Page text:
Using a simple trigonometric limit, the author provides an...

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**A Child's Garden of Fractional Derivatives**

Thomas Osler and Marcia Kleinz

The derivative of e^{ax}is ae^{ax }and its second derivative is a^{2}e^{ax}, so its 3/2 derivative clearly should be a^{(3/2)}e^{ax}. But what are we to do with the 3/2th derivative of x^{2 }? Unexpected complications arise when you attempt to make a sensible definition of fractional derivatives, but the authors make everything clear. Fractional derivatives, by the way, have a surprisingly large number of applications.

**The Pop-up Cuboctahedron**

Hand Walser

Binomial coefficients arrange themselves in two dimensions in Pascal's triangle, and trinomial coefficients array themselves on the vertices of a cuboctahedron in three dimensions. So, it would be nice is we could make cuboctahedrons. The author shows how a model can be constructed with cardboard, rubber bands, and some skill.

**Modeling the Gait of a Running Animal**

John Lorch

No matter how many legs you have, when you run you go forward and up for a while and then forward and down. A simple model of running, more quantitative than that but using only basic ideas of first-semester calculus, gives results that agree with observations of running animals.

**Recursions that Produce Pythagorean Triangles**

Peter W. Wade and William R. Wade

Everyone knows a few Pythagorean triangles, at least the 3, 4, 5 and 5, 12, 13 triangles (though the 8, 15, 17 triangle suffers from unwarranted neglect), but not everyone knows how to find all of them, especially not in a systematic manner. The authors show how to find all Pythagorean triangles of a given height, where "height" is defined to be the difference between the length of the hypotenuse and the longest leg.

** is the Minimum Value for Pi**

C. L. Adler and James Tanton

A circle consists of all points at the same distance from a center, and [pi] is the ratio of the circle's circumference to twice that distance. "So what else is new?" you may think, but you may not have thought that different ways of measuring distance give different values of [pi]. The authors show that 3.14159265358979... is special.

**The Eigenvalues of an Infinite Matrix**

Bobette Thorsen

Finite-dimensional matrices have finitely many eigenvalues, and it should be no surprise that infinite-dimensional matrices have infinitely many eigenvalues. But where are they, and what do they look like? Sometimes they can look like a cardioid, and the author shows what else can happen.

**General Arithmetic Triangles and Bhaskara's Equation**

Raymond Beauregard and E. R. Suryanarayan

There are triangles other than right triangles that have sides with integer lengths and integer area. The 13, 14, 15 triangle has area 84, and the 8, 29, 35 triangle has an area whose calculation is left as an exercise for the reader. The authors describe the relation between such triangles and Bhaskara equations x^{2}- M y^{2}= d^{2}.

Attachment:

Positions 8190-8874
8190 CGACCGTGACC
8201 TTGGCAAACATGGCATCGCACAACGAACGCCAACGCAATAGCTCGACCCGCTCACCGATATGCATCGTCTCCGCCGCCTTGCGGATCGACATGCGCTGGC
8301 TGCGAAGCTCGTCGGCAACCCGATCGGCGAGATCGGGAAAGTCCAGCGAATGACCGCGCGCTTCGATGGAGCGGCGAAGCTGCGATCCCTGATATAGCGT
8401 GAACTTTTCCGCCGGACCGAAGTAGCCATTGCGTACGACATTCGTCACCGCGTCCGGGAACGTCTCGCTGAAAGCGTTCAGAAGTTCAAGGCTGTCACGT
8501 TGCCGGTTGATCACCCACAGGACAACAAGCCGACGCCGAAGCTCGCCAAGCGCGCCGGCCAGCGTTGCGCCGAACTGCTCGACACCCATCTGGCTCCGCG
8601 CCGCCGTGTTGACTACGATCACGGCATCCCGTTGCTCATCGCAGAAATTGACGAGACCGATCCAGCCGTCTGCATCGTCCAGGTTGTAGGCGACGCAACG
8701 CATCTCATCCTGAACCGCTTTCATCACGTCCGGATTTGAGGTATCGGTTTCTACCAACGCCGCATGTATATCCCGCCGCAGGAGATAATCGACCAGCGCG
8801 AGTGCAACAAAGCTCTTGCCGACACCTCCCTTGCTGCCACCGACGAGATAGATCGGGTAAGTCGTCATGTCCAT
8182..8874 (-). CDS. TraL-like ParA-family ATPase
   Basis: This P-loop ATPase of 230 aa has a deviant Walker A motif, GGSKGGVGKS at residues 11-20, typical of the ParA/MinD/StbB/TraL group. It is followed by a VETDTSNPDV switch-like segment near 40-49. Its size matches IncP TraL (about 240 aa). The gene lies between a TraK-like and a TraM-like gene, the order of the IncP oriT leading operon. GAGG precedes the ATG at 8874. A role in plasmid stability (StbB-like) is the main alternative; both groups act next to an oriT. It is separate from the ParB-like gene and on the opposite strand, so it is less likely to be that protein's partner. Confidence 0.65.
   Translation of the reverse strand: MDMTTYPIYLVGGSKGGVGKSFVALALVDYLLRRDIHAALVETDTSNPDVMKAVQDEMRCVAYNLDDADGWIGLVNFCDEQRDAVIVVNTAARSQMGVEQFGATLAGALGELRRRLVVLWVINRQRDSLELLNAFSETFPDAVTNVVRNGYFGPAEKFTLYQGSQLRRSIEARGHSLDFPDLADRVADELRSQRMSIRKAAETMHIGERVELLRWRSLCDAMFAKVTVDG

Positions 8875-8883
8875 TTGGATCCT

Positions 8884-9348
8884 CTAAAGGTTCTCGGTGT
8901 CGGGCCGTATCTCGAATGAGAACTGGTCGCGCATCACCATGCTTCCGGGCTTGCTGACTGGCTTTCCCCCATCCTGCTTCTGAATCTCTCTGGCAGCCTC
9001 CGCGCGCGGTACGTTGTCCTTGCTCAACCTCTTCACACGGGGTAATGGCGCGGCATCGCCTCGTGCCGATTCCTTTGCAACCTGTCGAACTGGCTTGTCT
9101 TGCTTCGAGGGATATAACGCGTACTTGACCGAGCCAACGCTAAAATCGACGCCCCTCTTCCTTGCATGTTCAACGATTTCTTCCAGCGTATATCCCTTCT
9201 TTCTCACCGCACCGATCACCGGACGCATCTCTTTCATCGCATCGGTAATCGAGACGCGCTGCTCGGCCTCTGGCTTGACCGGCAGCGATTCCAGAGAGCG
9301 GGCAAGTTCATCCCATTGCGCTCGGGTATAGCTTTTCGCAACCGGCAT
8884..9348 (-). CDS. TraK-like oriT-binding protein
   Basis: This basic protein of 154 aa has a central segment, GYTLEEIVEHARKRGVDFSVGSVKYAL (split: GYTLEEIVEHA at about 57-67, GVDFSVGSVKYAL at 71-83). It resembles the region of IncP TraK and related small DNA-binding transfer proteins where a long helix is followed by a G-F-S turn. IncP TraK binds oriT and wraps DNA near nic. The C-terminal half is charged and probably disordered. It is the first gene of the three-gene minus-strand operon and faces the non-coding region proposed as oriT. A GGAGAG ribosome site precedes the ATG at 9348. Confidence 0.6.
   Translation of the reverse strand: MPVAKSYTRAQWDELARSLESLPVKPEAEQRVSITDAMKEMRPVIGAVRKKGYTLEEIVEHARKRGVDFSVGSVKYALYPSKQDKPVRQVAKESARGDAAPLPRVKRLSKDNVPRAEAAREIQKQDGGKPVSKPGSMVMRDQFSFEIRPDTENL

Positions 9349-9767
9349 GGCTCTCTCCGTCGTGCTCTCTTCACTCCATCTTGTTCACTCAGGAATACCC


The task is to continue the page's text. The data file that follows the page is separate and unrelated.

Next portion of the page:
**Related Rates Collide with Vectors**

Stephen Fulling

The problem about Entity A moving along a straight line at a constant velocity and Entity B moving along another straight line at another constant velocity, how fast is the distance between them changing? appears in every calculus text. There are two ways of looking at the problem (not counting the all too common deer-in-the-headlights stare of incomprehension) that both seem reasonable, but which lead to different answers. The author explains why one really isn't reasonable.

**More on Cootie**

Michael Hirschhorn

**A Rational Solution to Cootie**

Arthur Benjamin and Matthew Fluet

A previous Classroom Capsule on the game of *Cootie* (29 (1998), 222-224) found the expected length of a game to eight significant figures. Now, three authors show in two different ways that the expected length of a game is, to infinitely many significant figures, 584684533/11943936, a satisfying result.

**An "Extremely" Cautionary Tale**

Mark Krusemeyer

Find the least distance from a surface to a point. The author did, once using Lagrange multipliers and once using substitution, and got two different answers. I will not spoil the paper by telling you which was right and why the other was wrong. What does your intuition tell you is best? Substitution or Lagrange multiplier?

**A Quick Construction of Tangents to the Ellipse**

Arthur Segal

Drawing tangents freehand can lead to terrible errors. If you ever need a good tangent to an ellipse, here is a very quick straightedge-and-compass construction that will do the job.

**Student Research Project**

Linear Functions and Rounding

Jack E. Graver and Lawrence J. Lardy

A U. S. cents to German pfennigs exchange table, one that appeared in print,

Cents | 500 | 1000 | 1500 | 2000 | 2500 |

Pfennigs | 1220 | 2440 | 3659 | 4879 | 6098 |

can be produced by * no* exchange rate. How did it get constructed? The authors answer that question and suggest several others for investigation.

Review by Michael McDonald of *Research in Collegiate Mathematics Education*.